Victory at BEIS

Submitted by AWL on 9 October, 2019 - 8:46 Author: John Moloney, PCS Assistant General Secretary (in a personal capacity)

Outsourced workers at the Department for Business, Energy, and Industrial Strategy (BEIS) have won a hugely significant victory.

Their sustained campaign of strikes, which has included an all-out, indefinite strike, has forced Aramark, one of the outsourced contractors, to concede the London Living Wage of £10.55. The dispute with ISS, the other contractor at BEIS, continues, but following the win with Aramark we are hopeful for a win over ISS as well.

Now the task is to consolidate these gains by pushing for union recognition, not just at BEIS but across the civil service.

PCS has written to the civil service as a central employer to demand that PCS is given recognition to bargain on behalf of all workers on the civil service estate, not just those who are employed directly, and we’ll be following that up with a concerted unionisation drive amongst outsourced workers. Our ultimate goal is for outsourcing to be reversed, so workers currently employed by outsourced contractors become directly-employed civil servants.

The victory at BEIS has been won by an exemplary campaign that has very much been led from the ground up, by rank-and-file activists in the branch. They have organised vibrant picket lines and made links across the labour movement.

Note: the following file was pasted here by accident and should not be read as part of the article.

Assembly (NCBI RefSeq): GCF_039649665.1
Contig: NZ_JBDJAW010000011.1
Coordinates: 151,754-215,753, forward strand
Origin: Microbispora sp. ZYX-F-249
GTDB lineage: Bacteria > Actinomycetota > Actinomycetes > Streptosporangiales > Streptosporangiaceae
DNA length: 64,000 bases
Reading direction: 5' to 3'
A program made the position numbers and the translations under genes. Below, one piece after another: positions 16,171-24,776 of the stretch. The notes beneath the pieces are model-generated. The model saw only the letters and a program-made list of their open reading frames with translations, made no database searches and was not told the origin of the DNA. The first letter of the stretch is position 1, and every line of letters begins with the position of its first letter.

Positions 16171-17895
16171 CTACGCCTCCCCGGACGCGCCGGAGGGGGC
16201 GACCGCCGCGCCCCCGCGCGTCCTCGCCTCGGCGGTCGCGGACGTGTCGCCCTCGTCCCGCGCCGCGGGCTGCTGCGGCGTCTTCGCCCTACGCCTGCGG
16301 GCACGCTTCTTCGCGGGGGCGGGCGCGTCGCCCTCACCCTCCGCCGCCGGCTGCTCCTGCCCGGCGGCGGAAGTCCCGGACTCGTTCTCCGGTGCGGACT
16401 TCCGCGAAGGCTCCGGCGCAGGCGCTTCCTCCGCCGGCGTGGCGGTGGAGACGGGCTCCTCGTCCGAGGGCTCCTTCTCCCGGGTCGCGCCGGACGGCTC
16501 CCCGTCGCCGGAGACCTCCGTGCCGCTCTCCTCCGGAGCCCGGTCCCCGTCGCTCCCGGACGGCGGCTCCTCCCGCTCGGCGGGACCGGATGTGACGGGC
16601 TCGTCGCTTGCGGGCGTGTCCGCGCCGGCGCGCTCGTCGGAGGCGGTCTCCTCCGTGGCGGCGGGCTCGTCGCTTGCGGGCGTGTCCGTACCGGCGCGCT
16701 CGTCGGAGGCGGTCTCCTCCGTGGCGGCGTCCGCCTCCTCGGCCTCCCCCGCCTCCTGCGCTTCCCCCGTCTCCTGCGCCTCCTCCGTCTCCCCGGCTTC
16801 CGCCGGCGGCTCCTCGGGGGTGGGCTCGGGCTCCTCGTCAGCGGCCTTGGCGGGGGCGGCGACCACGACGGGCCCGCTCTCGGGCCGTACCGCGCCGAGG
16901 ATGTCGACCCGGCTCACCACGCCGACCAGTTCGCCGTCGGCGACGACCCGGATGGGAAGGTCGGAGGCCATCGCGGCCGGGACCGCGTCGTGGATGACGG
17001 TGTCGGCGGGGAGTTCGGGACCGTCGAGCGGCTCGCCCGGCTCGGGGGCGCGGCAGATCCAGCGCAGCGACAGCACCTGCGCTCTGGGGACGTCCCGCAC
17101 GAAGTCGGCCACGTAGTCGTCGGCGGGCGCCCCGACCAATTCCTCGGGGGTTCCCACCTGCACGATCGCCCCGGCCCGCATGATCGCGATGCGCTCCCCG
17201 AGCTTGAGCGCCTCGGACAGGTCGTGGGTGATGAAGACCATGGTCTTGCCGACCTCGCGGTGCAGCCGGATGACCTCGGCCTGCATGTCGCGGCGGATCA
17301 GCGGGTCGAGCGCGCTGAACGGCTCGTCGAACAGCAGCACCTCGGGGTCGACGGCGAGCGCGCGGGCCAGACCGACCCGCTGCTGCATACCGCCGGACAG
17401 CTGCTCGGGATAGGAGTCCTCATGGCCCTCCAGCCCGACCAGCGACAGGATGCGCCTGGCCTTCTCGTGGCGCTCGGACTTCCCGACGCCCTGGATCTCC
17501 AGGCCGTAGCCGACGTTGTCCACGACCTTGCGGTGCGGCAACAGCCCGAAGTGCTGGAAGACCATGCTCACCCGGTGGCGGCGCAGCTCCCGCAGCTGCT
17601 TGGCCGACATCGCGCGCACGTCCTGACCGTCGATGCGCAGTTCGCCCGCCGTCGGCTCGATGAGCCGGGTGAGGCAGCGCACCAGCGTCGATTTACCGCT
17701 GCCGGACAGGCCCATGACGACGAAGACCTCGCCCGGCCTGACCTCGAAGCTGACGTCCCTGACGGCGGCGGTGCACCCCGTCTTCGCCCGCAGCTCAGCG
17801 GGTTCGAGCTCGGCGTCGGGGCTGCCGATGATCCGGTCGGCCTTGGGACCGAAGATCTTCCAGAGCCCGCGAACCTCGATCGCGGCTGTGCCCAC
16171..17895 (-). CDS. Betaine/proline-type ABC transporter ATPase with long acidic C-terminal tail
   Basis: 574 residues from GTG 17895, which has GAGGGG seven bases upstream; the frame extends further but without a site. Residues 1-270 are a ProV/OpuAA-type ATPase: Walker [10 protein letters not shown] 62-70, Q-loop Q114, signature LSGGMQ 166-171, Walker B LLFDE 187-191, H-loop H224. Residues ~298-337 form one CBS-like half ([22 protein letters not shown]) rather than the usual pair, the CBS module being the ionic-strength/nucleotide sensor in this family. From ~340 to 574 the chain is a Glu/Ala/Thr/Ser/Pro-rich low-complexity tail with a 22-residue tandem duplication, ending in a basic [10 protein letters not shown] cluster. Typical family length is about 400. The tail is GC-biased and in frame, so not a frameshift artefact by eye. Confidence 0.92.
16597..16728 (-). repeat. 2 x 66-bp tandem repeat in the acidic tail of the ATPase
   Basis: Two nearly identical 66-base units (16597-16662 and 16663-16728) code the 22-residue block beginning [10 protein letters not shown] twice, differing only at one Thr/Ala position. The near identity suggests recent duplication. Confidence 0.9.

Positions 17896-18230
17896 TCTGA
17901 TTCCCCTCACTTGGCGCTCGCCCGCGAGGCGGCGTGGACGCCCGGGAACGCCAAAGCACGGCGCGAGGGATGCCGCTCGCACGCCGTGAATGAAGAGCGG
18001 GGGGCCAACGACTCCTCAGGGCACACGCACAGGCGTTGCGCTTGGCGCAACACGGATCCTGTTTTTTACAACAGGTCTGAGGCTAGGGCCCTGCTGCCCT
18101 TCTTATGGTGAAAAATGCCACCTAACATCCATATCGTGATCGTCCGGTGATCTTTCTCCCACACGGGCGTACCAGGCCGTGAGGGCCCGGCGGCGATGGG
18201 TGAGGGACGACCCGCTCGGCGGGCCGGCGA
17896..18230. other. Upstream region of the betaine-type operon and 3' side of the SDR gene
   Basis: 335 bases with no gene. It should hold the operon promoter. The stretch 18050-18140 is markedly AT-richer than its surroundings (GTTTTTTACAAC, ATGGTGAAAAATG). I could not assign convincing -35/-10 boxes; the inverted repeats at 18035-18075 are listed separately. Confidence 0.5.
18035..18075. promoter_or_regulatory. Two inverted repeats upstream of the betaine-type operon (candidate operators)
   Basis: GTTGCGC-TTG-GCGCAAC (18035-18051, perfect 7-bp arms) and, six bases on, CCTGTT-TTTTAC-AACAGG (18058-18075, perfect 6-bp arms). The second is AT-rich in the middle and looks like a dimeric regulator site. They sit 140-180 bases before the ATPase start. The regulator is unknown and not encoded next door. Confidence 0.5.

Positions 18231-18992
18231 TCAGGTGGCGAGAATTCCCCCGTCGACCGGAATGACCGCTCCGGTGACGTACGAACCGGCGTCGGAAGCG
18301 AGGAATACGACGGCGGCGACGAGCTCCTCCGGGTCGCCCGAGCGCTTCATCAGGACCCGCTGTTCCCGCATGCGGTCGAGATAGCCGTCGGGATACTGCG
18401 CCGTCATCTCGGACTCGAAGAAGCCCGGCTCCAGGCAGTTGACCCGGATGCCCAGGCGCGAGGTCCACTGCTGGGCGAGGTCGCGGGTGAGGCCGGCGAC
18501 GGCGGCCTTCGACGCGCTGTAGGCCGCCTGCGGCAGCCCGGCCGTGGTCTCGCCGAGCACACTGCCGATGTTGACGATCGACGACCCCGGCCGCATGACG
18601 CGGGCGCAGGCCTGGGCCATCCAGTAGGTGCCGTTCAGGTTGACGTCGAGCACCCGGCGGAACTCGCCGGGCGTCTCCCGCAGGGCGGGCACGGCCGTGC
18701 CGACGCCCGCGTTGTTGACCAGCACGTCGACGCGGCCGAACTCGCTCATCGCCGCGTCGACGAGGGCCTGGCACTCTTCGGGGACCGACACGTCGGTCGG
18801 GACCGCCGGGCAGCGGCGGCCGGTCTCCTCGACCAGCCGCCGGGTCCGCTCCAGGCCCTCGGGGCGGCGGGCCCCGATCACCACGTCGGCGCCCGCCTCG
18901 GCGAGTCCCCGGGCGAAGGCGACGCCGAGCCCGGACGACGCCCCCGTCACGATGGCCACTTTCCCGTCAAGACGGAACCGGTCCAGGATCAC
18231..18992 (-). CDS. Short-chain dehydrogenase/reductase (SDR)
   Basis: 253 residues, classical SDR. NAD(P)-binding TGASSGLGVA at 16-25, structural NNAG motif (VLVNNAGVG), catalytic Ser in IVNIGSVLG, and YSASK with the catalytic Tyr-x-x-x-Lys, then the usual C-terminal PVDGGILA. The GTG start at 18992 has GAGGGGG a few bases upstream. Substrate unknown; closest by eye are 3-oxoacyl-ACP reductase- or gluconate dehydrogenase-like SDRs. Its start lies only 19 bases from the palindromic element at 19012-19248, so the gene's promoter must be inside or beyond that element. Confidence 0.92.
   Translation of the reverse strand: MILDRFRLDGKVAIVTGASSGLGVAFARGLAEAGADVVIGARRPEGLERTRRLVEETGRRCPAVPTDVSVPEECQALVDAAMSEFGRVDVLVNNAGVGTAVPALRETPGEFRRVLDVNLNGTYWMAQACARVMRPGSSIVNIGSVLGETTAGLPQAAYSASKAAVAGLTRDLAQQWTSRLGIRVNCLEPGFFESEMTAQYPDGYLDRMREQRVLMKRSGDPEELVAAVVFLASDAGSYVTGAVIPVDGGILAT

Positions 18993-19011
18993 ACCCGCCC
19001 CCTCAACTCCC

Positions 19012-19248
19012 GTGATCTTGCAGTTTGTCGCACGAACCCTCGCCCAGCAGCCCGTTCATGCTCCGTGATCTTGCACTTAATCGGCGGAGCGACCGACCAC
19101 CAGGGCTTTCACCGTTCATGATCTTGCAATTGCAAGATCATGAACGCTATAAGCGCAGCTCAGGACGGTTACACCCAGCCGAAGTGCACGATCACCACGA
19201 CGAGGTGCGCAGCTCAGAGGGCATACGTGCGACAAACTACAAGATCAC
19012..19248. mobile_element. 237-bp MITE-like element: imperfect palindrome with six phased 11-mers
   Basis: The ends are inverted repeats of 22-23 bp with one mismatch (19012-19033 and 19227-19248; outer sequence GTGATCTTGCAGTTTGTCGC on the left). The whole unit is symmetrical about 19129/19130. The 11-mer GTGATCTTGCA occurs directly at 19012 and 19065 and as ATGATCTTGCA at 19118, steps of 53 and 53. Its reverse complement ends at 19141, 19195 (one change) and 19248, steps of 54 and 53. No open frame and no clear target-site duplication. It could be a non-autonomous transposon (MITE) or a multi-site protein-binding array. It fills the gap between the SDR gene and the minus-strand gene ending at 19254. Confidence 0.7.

They had the courage to step up and escalate their action when it was necessary, launching an indefinite strike — a tactic now rarely seen in the labour movement. The national union supported that by providing strike pay, which is precisely the role a national union structure should play in a dispute like this — that is, facilitating and supporting the dispute to help it win, rather than putting obstacles in its path.

The victory at BEIS will embolden our other ongoing disputes involving outsourced workers, at the Foreign and Commonwealth Office and amongst HMRC cleaners in Merseyside. At the Foreign and Commonwealth Office, we now need to re-ballot as the dispute has gone on for more than six months, but we’re confident of winning that ballot.

In both disputes, workers need to discuss where to go next. The courage the BEIS strikers showed in escalating their action when necessary will hopefully provide inspiration.

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